Pille Metspalu: Comprehensive Planning after Administrative Reform

A thoughtfully prepared comprehensive plan acts as a basis for spatial planning decisions, but it is not a substitute for on-site expertise – each local government needs a planning specialist.

The local governments that were formed after the administrative reform are larger and, above all, more diverse. They combine cities and rural areas, communities of different nationalities and cultural backgrounds and entire counties. Expectations are high – the state hopes that these new administrative units will be stronger partners than previous smaller units, while residents expect improvements in their quality of life.

What are the spatial features and qualities of the new local governments?

The legislative body has demanded that the combined local governments establish new comprehensive plans within three years. This is how long the preparation of such a plan usually takes. However, more time may be needed in the case of the new administrative arrangements. A comprehensive plan presents an opportunity to establish sensible rules for managing development, spatial organisation and design. A rushed plan or, worse, spatial development directions and requirements that are automatically adopted from a former local government make life more complicated.

Preparation of a comprehensive plan also requires prior planning so that it actually works as a spatial development tool once it is completed. It is unwise to rush into initiating a comprehensive plan and a public procurement to find a consultant. Instead, it is better to establish the spatial features of the new local government first and to think about what problems the comprehensive plan should solve (and how) and to determine what kind of experts are needed to prepare the plan. Consultants can help to organise ideas where needed1, but the substantive work regarding the specification of the objective and tasks of the plan can only be done by the new local governments.

The tasks that are to be solved by a comprehensive plan and the method used depend on the needs of the specific local government. It is easy to interpret the new Planning Act adopted in 2015 in a way that suggests that new comprehensive plans should be all-inclusive preparatory documents for construction work in the near future, resembling a detailed plan. A more accurate approach that focuses on height and density is entirely justified when it comes to built-up urban areas of cultural and environmental value, but high-precision construction requirements are rarely needed in the case of rural areas. The different nature of urban and rural areas must be considered when creating a comprehensive plan, especially in the case of new local governments with large territories where former neighbouring municipalities have been merged with the city, e.g. Pärnu, Haapsalu, Paide, Tartu and Narva-Jõesuu.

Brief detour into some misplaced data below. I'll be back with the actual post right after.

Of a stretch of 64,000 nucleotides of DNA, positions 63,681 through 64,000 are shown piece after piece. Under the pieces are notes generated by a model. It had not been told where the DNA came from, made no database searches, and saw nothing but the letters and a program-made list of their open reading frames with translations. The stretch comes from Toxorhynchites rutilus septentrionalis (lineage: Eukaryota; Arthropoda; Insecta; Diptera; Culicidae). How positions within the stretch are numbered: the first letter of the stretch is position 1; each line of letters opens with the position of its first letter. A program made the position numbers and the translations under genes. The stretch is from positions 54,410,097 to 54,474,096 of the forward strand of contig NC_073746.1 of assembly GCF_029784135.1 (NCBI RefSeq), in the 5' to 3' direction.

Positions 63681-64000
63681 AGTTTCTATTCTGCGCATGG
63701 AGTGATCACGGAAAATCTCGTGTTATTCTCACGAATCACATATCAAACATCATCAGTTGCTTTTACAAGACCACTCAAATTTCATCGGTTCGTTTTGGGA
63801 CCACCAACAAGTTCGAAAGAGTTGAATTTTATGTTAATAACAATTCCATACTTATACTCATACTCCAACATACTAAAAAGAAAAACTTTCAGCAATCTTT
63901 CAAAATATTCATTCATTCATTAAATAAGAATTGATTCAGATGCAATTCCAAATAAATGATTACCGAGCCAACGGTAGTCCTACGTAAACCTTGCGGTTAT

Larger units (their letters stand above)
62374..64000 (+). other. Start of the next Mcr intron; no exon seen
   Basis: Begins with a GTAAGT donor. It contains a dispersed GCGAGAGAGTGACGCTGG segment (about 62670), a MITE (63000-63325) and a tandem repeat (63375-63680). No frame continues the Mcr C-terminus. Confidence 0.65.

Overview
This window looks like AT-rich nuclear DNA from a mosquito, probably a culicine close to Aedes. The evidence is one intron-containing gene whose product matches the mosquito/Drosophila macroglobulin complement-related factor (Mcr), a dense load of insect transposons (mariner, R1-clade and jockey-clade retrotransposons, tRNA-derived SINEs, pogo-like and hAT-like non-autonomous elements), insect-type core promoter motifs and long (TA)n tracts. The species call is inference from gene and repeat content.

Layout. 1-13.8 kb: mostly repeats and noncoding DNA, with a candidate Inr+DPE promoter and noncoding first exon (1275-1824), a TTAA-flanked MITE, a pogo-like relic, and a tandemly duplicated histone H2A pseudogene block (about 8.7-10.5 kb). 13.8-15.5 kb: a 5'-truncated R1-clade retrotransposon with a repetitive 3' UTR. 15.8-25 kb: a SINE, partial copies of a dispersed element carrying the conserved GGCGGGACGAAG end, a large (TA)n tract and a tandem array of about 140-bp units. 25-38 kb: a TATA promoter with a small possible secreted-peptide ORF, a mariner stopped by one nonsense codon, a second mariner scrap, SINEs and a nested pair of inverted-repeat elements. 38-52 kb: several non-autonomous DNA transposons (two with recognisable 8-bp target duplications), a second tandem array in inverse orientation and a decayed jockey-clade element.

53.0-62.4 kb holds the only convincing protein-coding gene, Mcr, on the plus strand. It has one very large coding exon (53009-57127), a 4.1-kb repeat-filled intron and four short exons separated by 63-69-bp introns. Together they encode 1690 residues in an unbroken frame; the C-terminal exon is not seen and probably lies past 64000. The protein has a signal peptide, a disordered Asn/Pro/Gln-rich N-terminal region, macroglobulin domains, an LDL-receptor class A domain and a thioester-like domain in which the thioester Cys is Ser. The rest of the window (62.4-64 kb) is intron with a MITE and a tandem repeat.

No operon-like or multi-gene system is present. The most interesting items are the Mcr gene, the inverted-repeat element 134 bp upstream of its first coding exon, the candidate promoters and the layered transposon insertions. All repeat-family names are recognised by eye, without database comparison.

Focusing on the establishment of precise construction requirements for the entire local government is a slippery slope that quickly turns comprehensive planning into a troubling obstacle for the design process, which should be bypassed. A comprehensive plan is essentially a strategic, long-term, forward-looking document that provides a basis for all kinds of decisions that are linked to space or that have a spatial influence. It makes sense to remain open to possibilities whilst maintaining values. Values should be based on the most important asset of each local government – its people – and solutions should be discussed with village elders and communities. Comprehensive planning of cities and the surrounding rural municipalities that have been merged with them means constant deliberation regarding a suitable precision level: one that would combine long-term flexibility with a sufficiently specific basis for everyday detailed planning and design. One solution is to use the so-called form-based code popular in the US, which is based on the density of the constructed environment and differentiates between high- and low-density areas. 

The aim of this planning method is to establish requirements for creating a human-friendly space that facilitates different ways of moving based on the intensity of the use of space and housing density.

Planning must be based on needs

Central rules, which tend to become laws and regulations in law-abiding Estonia, may not correspond to local specificities and requirements and often express spatial blindness, i.e. they cannot foresee the consequences that occur in real spaces. The new Planning Act supports, intentionally or otherwise, local governments – subsection 75 (2) clearly states that decisions on the tasks to be resolved by the comprehensive plan prepared in respect of the territory of several rural municipalities or cities should be based, among other things, on the spatial needs formulated in the development strategy of the county and on the purpose of the plan. This gives local governments the full right, but also the obligation, to decide which tasks to resolve with their comprehensive plans and on the level of detail.